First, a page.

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The Great War: And the Shaping of the 20th…

The Great War: And the Shaping of the 20th Century (edition 1996)

by Jay Winter

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1362130,278 (3.82)1
Title:The Great War: And the Shaping of the 20th Century
Authors:Jay Winter
Info:Studio (1996), Edition: First Thus, Hardcover, 432 pages
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The Great War: And the Shaping of the 20th Century by Jay Winter



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WWI was such a significant 20th century event that is almost forgotten by most Americans. This book and the series highlights the devastation, politics, and senselessness of this war. ( )
  Borg-mx5 | Mar 27, 2010 |
3021 The Great War and the Shaping of the 20th Century, by Jay Winter and Blaine Baggett (read 12 Oct 1997) Since this is a 'companion' book to a TV series, I did not expect too much from it. I was surprised! It has some of the defects of its relation to TV, but it ended very powerfully. There are eight chapters, the last two being on the post-war. The illustrations are haunting, and the notes and bibliography are full of stuff I must read. ( )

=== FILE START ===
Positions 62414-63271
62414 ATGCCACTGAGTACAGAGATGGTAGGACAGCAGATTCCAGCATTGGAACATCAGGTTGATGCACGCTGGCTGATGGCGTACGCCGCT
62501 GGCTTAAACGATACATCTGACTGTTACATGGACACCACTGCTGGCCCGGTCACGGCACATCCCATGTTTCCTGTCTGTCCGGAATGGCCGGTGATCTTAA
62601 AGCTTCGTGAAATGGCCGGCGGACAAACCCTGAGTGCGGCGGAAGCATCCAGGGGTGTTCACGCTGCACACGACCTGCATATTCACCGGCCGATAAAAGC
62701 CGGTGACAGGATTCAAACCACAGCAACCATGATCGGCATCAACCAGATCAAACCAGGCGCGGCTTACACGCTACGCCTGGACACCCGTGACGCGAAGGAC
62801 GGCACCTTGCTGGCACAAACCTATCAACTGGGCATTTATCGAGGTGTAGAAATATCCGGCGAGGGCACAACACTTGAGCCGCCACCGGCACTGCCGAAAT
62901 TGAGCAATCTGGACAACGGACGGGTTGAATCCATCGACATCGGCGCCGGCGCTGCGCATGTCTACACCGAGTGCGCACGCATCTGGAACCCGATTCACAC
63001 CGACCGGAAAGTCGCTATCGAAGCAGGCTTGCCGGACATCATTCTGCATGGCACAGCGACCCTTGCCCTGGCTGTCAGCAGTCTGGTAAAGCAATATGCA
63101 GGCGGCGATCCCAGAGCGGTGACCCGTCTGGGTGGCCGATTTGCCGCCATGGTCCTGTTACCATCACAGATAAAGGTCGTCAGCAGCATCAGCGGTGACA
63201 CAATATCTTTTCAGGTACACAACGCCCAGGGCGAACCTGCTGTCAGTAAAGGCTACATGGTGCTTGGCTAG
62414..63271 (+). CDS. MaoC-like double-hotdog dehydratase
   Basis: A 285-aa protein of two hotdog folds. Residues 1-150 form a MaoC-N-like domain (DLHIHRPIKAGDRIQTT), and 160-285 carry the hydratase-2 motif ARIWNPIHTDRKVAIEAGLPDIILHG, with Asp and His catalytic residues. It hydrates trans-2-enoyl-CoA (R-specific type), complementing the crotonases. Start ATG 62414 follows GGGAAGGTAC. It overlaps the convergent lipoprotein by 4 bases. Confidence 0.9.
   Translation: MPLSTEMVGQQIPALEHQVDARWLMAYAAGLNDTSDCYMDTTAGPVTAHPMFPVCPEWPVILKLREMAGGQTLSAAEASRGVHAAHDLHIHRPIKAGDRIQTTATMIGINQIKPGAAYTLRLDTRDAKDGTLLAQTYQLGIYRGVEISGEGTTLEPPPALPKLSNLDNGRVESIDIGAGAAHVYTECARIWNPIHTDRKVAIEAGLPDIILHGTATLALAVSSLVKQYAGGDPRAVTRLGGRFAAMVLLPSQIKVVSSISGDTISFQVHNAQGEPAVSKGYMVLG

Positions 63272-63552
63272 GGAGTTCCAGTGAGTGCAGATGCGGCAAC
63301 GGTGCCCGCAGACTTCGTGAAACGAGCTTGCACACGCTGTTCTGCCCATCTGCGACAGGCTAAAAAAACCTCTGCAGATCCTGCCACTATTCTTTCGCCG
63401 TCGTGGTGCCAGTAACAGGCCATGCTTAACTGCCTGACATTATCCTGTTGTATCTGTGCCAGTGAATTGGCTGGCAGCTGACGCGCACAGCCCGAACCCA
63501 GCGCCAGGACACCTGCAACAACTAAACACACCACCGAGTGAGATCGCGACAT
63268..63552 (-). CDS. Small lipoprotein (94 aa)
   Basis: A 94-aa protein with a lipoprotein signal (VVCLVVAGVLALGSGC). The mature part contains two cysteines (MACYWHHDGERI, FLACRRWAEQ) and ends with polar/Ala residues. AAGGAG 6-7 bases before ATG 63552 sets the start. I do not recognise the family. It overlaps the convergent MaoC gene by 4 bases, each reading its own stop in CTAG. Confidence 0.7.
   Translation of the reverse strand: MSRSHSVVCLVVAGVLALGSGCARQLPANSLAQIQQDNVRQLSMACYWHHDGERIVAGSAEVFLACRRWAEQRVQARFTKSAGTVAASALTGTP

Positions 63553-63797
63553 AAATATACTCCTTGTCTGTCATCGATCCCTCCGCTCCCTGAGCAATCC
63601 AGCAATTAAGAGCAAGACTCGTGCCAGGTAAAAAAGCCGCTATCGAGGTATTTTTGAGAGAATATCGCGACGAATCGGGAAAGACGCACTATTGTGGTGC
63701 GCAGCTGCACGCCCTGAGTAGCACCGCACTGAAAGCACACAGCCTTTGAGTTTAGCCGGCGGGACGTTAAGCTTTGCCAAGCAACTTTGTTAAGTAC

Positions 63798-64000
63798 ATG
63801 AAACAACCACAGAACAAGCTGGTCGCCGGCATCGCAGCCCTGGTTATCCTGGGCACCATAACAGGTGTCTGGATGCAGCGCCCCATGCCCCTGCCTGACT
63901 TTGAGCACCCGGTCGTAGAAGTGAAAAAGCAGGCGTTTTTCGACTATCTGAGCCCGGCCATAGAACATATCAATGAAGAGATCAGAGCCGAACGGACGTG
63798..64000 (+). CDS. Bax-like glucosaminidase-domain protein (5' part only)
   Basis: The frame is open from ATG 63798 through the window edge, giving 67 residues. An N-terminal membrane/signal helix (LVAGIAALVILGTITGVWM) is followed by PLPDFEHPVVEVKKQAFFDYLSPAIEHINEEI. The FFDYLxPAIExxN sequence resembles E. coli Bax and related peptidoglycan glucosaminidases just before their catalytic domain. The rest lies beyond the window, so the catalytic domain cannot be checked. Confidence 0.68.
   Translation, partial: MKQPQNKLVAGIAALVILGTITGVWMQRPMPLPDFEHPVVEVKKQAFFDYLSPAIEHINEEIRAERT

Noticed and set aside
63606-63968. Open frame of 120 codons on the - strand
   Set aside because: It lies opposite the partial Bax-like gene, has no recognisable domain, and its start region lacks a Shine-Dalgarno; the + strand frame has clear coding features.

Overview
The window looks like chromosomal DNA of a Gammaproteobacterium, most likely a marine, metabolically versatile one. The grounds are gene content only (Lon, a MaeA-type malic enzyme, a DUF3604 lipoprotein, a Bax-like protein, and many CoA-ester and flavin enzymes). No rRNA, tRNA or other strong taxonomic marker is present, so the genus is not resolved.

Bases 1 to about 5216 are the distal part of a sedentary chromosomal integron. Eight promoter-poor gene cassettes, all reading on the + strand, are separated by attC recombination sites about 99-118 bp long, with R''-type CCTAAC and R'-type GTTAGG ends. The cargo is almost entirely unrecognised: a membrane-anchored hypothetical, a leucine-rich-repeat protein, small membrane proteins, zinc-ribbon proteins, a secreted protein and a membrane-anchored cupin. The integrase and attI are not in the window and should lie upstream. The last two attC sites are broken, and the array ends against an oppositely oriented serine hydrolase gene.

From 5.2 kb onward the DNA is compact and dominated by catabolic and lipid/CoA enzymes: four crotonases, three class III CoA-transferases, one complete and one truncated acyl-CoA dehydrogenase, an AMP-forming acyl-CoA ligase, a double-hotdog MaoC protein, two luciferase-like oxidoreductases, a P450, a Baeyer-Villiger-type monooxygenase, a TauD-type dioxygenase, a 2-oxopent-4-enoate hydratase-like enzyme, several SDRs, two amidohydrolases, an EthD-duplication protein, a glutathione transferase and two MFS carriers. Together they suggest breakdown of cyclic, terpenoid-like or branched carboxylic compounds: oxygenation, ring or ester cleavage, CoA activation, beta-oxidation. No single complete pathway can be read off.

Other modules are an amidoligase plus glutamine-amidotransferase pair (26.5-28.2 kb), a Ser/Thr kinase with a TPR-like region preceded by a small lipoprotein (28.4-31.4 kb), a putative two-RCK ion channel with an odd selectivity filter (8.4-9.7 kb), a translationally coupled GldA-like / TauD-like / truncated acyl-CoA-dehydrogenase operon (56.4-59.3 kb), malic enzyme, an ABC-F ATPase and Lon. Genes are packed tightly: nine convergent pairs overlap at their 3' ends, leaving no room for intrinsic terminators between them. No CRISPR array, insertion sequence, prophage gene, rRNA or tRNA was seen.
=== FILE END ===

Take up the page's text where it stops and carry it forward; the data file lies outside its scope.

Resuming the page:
Schmerguls | Dec 26, 2007 |
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Jay Winterprimary authorall editionscalculated
Baggett, Blainemain authorall editionsconfirmed
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The World War of 1914-1918, the Great War, was the first of the man-made disasters of the twentieth century. In many ways it was without precedent. Never had the battlefield been so vast, whether in the trenches, in the sky, or on and in the seas. Never had a war reached so deeply into the lives of people so far away from the battlefield. The shock waves generated by this cataclysmic event are felt to this day, as this dramatic narrative makes vividly clear. Here is presented a history of world war in a new way. The military flow of the conflict - from the invasion of Belgium in the summer of 1914 to the collapse of Germany in the autumn of 1918 - is followed throughout. But these epic events are rendered with fresh insights by the interweaving of the cultural history of the time - the hopes and dreams, the ideas and aspirations, the exhilaration and despair, both of those remote from power and of those who led them. This is a journey into the intense personal experiences of people trying to make sense of war on a scale the world had never seen. Like the acclaimed television series that it accompanies, The Great War pays special attention to the troubling aftermath of the war: the emergence of new nations amid old and festering problems; how the victims and survivors dealt with loss and disfigurement, guilt and hatred; and the terrible legacy of brutality that has marked so much of the twentieth century.… (more)

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